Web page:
In October, I attended a roundtable discussion at the Guardian Life Insurance Company of America’s headquarters in Manhattan to listen to a discussion about women in the financial services industry and why it is such a good fit for them. At the luncheon we were regaled with first hand accounts from women who run their own agencies about how great of job this is for women. They spoke about how the flexibility of their scheduling and how it allows them to make it to soccer games, pick up a sick kid from the nurses office and find that perfect ratio and lofty goal in America that is a work life balance.

They also mention how slow the industry and carriers themselves are changing. For some in the industry, it seems have rusty joints are not able to walk forward at the pace the rest of the business world and the world on a whole is towards gender equality. One agent talked about how, when she is at industry conferences with her husband, he is the one approached to talk business. One agent spoke about how some sales awards still have masculine connotations like golf clubs and football pins.

Why, if the financial services industry is such a good fit for women are they so underrepresented in rank and file positions across the board? Why are women who are successful in the industry paraded around in dog and pony show to illustrate the merits of the industry? And why, with a female sitting secretary of state and countless executives across the country does the industry feel that if they show a few examples of how females can “make it” they are on the cutting edge of an evasive male/female equilibrium?

These are questions that I have never been able to answer through all of my research on the topic. The only conclusion that I have been able to draw is that the life insurance industry is slow to evolve, and while they clumsily try to adapt to the world that we live in today there efforts seem more and more contrived.

The industry has to face a hard fact: they have done a miserable job incorporating women into the workforce. And when women have “made it,” they haven’t really, since so many are stymied by the very companies that hire them once they hit a glass ceiling of middle level management that leaves smart, capable and ambitious women frustrated and defeated.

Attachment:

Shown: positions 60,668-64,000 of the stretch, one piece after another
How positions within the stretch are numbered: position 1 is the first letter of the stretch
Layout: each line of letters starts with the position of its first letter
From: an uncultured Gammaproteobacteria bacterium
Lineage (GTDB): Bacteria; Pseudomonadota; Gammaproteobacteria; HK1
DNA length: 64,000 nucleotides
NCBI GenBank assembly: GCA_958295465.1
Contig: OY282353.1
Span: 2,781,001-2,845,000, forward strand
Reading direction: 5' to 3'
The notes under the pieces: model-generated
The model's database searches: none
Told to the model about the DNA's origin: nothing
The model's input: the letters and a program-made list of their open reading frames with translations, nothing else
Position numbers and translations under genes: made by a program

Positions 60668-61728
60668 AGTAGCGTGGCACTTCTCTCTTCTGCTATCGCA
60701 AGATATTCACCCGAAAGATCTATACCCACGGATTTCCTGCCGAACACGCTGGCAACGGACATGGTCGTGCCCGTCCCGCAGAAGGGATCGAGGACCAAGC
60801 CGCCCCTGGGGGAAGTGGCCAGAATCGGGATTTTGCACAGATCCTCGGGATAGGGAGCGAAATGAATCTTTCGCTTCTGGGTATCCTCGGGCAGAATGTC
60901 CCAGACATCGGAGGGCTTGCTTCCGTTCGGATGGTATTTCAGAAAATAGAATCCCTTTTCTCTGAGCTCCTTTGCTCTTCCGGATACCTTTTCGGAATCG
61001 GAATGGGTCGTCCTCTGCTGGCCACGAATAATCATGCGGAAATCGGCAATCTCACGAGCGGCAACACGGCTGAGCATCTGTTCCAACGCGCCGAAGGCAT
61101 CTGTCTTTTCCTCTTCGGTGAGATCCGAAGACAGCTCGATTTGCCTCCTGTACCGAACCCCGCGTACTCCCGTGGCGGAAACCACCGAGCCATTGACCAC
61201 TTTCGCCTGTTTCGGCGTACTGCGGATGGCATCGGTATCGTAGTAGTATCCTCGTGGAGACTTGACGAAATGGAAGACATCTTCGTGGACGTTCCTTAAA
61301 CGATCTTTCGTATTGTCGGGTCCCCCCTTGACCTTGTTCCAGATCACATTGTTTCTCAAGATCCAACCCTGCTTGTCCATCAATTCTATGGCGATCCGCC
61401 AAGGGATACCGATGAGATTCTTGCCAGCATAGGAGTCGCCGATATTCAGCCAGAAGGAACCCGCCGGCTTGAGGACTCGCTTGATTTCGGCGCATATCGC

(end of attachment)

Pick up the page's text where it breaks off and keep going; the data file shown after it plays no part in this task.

I appears that Guardian (and a few other companies, to be fair) is working to change that. Emily Viner, vice president of agency growth and development at Guardian Life spoke about how becoming a financial representative is usually is career change for people but they are bolstering their presence on college campuses and are being well-received by young women. I told her that my girlfriend who is studying for her MBA is considering it as an option and how I have explained to her what a rewarding career I am always told it is.

And Guardian is hiring. The company added 237 financial representatives in the third quarter alone and have hired 683 so far this year; a good omen of things to come as financial planning is usually considered discretionary by families struggling financially and is one of the first things they cut back on.  Guardian is on pace to reach its goal of hiring 840 new financial representatives this year and the company has stated that they hope that at least 28 percent of all new financial representatives in 2013 will be women.

It is rigid and quantitatively measurable goals like these that will help women break into the industry with the fury that is needed to shake of the self-defeating and self-fulfilling prophecy that the life insurance industry is a man’s world.

All of the inclusion seminars and “women’s months” in the world won’t help the industry attack its gender gap like numerical targets will. If companies’ industry-wide took the approach Guardian is taking, not only would the youth unemployment rate drop, but women would quickly fill the ranks of the country’s best and most prestigious carriers and agencies.

Guardian is ahead of the curve and I hope that more companies follow their lead. After all, if the industry sold itself to women as a career as well as they sell their products they would not have the reputation as an out-of-date boys club that they do.